How to Run a Kaizen Event: Boost Efficiency with a Thorough Plan

Every successful organization aims to do more with less. Learning how to run a Kaizen event brings you one step closer to achieving that goal. After all, what quality team isn't tasked with improving results...

How to run a Kaizen event

Every successful organization aims to do more with less. Learning how to run a Kaizen event brings you one step closer to achieving that goal. After all, what quality team isn't tasked with improving results for the same (or perhaps less) effort?

Your path to increasing operational efficiency without exhausting your team requires a systematic approach to reviewing your processes. While this doesn't mean squashing all steps in your processes, there may be opportunities for you and your team to eliminate parts of your processes which don't add value.

Running a Kaizen event for a key business process brings your team together and dedicates time to identify inefficiencies. Whether you're new to Kaizen or you're a Six Sigma Black Belt Master, a thorough plan will help you get the most value. Let’s look at the seven key steps to running your own Kaizen workshop and the mistakes to avoid.

1) Pick a Process

Start by selecting a business process - not just a procedure or policy. The more specific you can be, the better. For example, consider your new customer onboarding, manufacturing, or procurement process. By choosing a well-defined process, you can focus your efforts and make a significant impact.

2) Prepare for Success

Before the event, spend time putting together a slide pack to provide context and keep everyone focused. Here are some tips to consider when planning your Kaizen workshop:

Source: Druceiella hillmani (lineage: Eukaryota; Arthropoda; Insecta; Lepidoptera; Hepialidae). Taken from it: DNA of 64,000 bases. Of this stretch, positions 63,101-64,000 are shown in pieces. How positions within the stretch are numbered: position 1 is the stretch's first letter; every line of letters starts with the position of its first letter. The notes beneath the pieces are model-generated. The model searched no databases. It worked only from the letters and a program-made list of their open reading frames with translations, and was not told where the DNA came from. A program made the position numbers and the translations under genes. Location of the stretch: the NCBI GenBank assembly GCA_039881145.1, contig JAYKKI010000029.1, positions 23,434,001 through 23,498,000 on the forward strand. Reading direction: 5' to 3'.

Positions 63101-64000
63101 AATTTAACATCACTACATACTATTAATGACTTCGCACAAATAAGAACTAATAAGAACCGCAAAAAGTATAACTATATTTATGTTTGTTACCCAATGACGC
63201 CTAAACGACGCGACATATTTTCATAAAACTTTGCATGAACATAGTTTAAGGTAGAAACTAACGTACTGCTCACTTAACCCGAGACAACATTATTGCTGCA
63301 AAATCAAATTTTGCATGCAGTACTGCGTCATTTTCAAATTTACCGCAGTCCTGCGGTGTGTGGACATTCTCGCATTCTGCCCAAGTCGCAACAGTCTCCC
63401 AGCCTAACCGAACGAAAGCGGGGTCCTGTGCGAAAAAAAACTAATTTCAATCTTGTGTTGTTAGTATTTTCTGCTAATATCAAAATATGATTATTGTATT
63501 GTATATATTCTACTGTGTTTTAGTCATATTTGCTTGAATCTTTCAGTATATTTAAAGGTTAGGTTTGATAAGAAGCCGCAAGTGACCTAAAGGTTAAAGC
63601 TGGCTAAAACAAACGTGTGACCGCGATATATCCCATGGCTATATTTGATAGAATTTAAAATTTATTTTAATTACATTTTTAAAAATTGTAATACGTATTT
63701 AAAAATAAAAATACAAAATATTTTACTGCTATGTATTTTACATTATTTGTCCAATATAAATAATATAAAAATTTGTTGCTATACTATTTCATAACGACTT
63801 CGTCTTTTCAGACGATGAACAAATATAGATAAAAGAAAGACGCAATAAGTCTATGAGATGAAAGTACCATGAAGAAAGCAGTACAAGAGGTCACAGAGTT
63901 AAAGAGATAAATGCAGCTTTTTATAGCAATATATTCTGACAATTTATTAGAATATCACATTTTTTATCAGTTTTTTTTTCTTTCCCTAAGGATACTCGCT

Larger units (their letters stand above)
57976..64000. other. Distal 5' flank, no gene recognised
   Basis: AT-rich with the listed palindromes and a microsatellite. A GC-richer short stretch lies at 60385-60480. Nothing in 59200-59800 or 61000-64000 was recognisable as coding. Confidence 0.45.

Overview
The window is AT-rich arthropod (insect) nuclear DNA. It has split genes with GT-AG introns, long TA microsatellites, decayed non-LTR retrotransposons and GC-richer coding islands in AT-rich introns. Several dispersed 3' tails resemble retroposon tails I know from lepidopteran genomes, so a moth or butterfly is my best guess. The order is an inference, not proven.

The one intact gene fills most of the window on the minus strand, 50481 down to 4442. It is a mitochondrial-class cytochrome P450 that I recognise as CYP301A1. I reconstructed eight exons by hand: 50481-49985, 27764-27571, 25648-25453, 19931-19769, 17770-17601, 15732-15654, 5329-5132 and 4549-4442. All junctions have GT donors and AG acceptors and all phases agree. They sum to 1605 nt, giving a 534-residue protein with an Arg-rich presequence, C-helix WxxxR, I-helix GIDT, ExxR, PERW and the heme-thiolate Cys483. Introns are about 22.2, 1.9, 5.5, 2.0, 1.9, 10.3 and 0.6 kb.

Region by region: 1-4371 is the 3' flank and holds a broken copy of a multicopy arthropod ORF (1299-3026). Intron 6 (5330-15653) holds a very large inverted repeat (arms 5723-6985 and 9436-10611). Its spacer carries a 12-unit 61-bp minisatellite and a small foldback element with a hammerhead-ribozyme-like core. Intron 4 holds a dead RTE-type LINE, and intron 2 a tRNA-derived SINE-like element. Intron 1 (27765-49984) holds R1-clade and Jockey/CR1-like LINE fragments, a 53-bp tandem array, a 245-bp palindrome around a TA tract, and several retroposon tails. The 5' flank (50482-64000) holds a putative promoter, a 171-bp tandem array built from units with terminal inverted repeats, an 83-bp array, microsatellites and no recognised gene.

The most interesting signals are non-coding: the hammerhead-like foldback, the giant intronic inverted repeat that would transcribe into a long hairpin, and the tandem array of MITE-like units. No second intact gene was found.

• Keep the language simple and straightforward.
  • Avoid ambiguity and clearly communicate expectations.
  • Emphasize that the event is an open, challenging, and supportive environment.
  • Use graphics to illustrate the process and help participants visualize improvements.

3) Map everyone involved in the value chain

On the day of the Kaizen event, after introducing what Kaizen is and explaining the context, the first task is to get everyone in the group to identify all stakeholders associated with the process. This includes customers, internal teams, regulators, certification bodies, shareholders, and suppliers. By mapping out all stakeholders, you gain a comprehensive understanding of the process and its impact.

4) Understand the Situation

Now, it's time to map out all the steps and dependencies of the current process. Encourage your team to view the process from different perspectives and question whether each step adds value. Remember that not all value is equal, and some "waste" (non-value added) is essential, such as regulatory or legislative requirements. By identifying and eliminating wasteful steps, you can streamline the process and improve efficiency.

5) Prioritize Information

Once you understand the current state of the process, it's essential to prioritize solutions and refine your designs. Prioritizing information is crucial for building a robust, efficient, and lean process. Consider the following questions:

  • What information is a priority?
  • What would the process look like in an ideal state?
  • Does it meet all the objectives?

Remember that not all value is equal, so focus on prioritizing the most valuable aspects of the process.

6) Develop the Future State

Now it's time to simulate the new process and challenge your team to explain its feasibility. Consider the following questions:

  • Is the new process logical and practical?
  • Can we recognize the improvements to key value and waste?
  • What training is needed for the future state?
  • Is the value visible to all stakeholders?

By thoroughly developing the future state, you can ensure that the proposed improvements are realistic and beneficial.

7) Avoid Common Mistakes

To make the most of your Kaizen event, it's important to avoid common mistakes. Here are some things to watch out for:

  • Not allowing enough time to complete the process (1-2 days is optimum).
  • Going out of scope - focus on a core process and keep everyone on track.
  • Engaging the team with the bigger picture (why) at the start of the process.

By avoiding these mistakes, you can ensure a successful Kaizen event and drive continuous improvement within your organization.

Kaizen Mistakes to Avoid Image Source: How to run a Kaizen event

Now that you know how to run a Kaizen event, it's time to put your knowledge into action. Implement these seven steps and avoid common mistakes to boost efficiency and drive continual improvement in your organization.

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